Rocinante Gets Sharper Teeth

Crappy econo-box racecars, versions 1.0 and 2.0

The great and legendary Rocinante, my 2002 Hyundai Avante (Elantra), spent an entirely unacceptable 12 months in stock configuration. How I bowed my head in disgrace as beloved ancestors sneered at my pathetically stock ride.

“Bah,” my mother said. “These springs sag like your spirit. Your Rocinante rocks to and fro, mirroring the sloth and corruption of your soul. You bring shame to our family.”

“What wheels are these?” my grandmother asked. “The factory fitted them? Why must you dishonor us all to any passing stranger?”

Church ladies returning from worship, seeing me, spat in disgust. Small children, ceasing their play, wept piteously into their mothers’ arms upon Rocinante’s appearance. Pope Francis threatened me with excommunication, which is quite the feat since I’m not Catholic.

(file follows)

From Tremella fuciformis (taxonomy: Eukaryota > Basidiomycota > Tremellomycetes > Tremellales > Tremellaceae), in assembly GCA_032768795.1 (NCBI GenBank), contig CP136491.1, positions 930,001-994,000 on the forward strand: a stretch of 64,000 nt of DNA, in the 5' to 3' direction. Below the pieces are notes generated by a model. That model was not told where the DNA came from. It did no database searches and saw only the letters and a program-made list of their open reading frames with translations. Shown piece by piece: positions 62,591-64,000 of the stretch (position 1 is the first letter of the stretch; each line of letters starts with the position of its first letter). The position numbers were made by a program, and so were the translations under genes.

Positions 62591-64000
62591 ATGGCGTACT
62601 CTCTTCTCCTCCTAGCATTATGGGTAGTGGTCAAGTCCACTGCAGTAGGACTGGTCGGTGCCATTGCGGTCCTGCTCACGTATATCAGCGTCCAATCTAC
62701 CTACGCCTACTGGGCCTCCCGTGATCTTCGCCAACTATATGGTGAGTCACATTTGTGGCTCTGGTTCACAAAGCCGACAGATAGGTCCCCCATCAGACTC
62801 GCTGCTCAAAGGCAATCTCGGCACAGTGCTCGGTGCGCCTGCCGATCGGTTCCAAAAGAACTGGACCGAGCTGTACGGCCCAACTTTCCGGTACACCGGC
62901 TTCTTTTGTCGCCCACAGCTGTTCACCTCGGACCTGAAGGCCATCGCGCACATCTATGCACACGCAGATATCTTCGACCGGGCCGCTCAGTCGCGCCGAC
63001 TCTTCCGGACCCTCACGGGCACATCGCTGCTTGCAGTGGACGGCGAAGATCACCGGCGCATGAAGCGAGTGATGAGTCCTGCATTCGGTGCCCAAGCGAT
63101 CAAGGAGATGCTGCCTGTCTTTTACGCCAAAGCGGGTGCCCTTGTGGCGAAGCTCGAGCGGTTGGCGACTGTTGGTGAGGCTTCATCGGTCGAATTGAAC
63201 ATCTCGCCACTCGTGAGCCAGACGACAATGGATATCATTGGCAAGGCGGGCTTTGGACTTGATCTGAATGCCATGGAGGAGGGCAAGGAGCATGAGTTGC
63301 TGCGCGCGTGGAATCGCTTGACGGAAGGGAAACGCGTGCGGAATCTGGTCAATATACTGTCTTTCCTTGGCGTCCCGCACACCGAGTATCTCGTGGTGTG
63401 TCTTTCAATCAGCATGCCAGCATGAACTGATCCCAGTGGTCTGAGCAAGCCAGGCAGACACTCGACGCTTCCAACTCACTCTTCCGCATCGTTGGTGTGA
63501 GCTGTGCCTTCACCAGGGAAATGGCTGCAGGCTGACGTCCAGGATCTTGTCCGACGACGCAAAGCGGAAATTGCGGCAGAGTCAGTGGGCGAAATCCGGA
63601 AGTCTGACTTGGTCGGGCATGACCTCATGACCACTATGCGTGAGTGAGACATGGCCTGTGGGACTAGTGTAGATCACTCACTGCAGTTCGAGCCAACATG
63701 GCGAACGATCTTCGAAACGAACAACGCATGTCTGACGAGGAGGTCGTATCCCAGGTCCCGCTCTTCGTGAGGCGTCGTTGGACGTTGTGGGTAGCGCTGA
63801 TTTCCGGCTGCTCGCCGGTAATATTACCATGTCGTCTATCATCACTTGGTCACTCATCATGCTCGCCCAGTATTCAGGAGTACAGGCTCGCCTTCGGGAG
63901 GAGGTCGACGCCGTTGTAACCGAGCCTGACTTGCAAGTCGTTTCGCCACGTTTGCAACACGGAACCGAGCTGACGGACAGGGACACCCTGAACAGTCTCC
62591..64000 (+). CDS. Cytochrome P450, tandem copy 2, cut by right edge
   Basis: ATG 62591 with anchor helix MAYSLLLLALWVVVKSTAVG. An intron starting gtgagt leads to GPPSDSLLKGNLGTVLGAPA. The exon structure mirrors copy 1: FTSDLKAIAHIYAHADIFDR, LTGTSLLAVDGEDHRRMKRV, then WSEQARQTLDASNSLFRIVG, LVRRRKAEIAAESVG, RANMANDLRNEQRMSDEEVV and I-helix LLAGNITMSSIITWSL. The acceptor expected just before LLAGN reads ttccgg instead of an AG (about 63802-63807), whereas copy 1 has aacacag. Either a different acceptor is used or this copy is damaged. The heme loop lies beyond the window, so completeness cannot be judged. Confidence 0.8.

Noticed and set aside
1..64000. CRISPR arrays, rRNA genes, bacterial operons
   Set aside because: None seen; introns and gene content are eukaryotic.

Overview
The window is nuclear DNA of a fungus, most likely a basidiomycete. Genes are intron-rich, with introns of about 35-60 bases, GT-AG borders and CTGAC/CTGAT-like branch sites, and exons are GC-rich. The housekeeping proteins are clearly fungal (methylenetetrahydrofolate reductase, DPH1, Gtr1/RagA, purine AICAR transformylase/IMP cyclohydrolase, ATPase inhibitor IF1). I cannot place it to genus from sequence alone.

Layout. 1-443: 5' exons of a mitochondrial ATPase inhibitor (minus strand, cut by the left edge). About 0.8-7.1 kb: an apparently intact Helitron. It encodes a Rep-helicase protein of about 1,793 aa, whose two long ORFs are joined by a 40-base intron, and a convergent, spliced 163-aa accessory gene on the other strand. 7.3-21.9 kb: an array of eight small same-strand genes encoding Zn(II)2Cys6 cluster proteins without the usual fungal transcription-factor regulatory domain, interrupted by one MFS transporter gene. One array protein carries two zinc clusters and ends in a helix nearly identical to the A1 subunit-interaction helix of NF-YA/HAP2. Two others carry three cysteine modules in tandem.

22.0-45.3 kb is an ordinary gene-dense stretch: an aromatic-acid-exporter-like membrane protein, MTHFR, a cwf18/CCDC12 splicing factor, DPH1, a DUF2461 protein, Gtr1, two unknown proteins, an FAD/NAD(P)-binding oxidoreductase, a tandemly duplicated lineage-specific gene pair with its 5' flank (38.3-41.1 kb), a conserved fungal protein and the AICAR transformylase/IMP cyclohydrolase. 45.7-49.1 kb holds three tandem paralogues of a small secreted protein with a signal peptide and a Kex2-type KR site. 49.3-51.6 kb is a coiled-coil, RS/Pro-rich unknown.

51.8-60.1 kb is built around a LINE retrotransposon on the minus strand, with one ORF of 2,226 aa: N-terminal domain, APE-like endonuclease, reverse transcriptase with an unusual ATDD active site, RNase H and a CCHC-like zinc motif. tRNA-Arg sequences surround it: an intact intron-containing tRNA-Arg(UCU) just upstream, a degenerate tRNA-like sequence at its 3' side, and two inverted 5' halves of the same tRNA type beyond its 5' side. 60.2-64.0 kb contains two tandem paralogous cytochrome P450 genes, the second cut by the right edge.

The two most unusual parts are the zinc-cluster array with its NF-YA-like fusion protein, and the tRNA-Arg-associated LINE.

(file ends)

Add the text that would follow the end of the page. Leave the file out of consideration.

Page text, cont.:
Regardless of the technicalities, it was clear I needed to restore honor to myself, my family and indeed the entire world. Follow me then as I enumerate the ways in which a frumpy and not very fun car like the 2002 Hyundai Avante (Elantra) can become a sports car killing ode to joy.

I haven’t actually installed them yet, but these are my wheels. The condition is pretty good, but, as to be expected when shopping used, there were a few dings. I masked everything off with copier paper because I’m just that ghetto. These are due for paint and then I’m going to unite them with a set of used slicks I got for free.